Medina Spirit will get extra testing at Preakness

Medina Spirit and two other horses trained by Bob Baffert will be under extra scrutiny in the days leading up to the second jewel of the Triple Crown.

SHARE Medina Spirit will get extra testing at Preakness
Kentucky Derby winner Medina Spirit is walked to be groomed after a morning exercise at Pimlico Race Course ahead of the Preakness Stakes.

Kentucky Derby winner Medina Spirit is walked to be groomed after a morning exercise at Pimlico Race Course ahead of the Preakness Stakes.

Julio Cortez/AP

BALTIMORE — Preakness officials said Tuesday they are allowing Kentucky Derby winner Medina Spirit to enter Saturday’s race subject to additional testing and monitoring.

Medina Spirit and two other horses trained by Bob Baffert will be under extra scrutiny in the days leading up to the second jewel of the Triple Crown. The Maryland Racing Commission and Baffert have agreed to the conditions for Medina Spirit, fellow Preakness runner Concert Tour and Beautiful Gift, who is expected to run in the Black-Eyed Susan Stakes on Friday.

Medina Spirit drew the No. 3 post in a field of 10 horses as the 9-5 morning-line favorite. Concert Tour drew the outside 10th post and is the second choice in the wagering at 5-2.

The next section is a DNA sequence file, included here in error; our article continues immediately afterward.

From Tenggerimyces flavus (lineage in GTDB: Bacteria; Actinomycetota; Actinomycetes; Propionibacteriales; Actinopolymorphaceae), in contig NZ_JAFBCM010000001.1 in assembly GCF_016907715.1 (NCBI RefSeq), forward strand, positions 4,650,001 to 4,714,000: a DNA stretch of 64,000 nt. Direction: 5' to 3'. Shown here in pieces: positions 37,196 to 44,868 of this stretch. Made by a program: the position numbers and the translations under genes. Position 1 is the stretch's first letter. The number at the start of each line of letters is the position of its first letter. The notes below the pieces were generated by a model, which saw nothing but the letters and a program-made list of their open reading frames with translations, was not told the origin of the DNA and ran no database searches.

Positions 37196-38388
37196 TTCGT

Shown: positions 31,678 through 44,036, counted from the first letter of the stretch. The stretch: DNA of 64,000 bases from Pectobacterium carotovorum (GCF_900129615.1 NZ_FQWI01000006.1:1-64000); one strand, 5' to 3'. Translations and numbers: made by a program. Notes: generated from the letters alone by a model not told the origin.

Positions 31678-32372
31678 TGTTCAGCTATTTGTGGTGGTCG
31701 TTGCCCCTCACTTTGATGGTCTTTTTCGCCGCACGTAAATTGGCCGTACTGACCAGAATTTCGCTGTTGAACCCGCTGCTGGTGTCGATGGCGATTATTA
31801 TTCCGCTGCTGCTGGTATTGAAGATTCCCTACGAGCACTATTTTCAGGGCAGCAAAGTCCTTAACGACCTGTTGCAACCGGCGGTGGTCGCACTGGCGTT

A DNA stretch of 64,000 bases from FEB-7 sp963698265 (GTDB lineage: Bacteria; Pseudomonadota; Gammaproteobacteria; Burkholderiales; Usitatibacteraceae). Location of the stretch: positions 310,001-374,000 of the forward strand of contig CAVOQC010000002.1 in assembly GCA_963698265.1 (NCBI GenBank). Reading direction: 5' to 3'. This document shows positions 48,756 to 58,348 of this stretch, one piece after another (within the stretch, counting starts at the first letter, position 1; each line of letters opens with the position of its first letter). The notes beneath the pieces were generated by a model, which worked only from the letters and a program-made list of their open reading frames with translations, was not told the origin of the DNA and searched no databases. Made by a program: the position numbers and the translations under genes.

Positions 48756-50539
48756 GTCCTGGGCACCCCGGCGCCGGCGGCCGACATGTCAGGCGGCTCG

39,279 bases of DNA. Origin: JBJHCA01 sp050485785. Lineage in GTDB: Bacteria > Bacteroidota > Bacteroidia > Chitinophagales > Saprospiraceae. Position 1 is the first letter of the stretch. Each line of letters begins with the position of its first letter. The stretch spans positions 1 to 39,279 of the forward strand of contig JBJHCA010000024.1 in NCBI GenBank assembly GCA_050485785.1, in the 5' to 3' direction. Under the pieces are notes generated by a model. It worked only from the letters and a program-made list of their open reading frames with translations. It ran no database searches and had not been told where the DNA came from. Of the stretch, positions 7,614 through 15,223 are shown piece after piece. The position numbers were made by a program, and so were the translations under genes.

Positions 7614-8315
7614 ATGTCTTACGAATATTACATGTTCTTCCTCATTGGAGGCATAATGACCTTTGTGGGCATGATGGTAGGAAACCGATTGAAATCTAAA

Baffert earlier Tuesday said it was brought to his attention that a veterinarian treated Medina Spirit with an antifungal medication to treat dermatitis that includes the steroid betamethasone. Medina Spirit failed a Kentucky Derby postrace drug test due to the presence of betamethasone.

Maryland Racing’s chief veterinary officer, Dr. Dionne Benson, said at the draw that tests on the three Baffert horses are expected back Friday. This is an additional layer of blood testing added to the usual postrace tests.

The Latest
Getz seems to be focused on further strengthening the minor-league system as the Sox continue their rebuild.
Samuel Cundari, 30, is charged with making threatening posts on X directed at the children of two state lawmakers, gun control groups and the Illinois attorney general’s office. He’s also accused of posting about a potential bomb at a Springfield LGBTQ festival.
The gambler, known industrywide as KrackMan or Krack, wrote: ‘‘I live in the supposed sports-betting capital of the world . . . but have to go to Florida to make bets.’’
Leaders including state Sen. Dick Durbin applauded the move as a path toward sustainability as weather threats and climate change become more common throughout Illinois.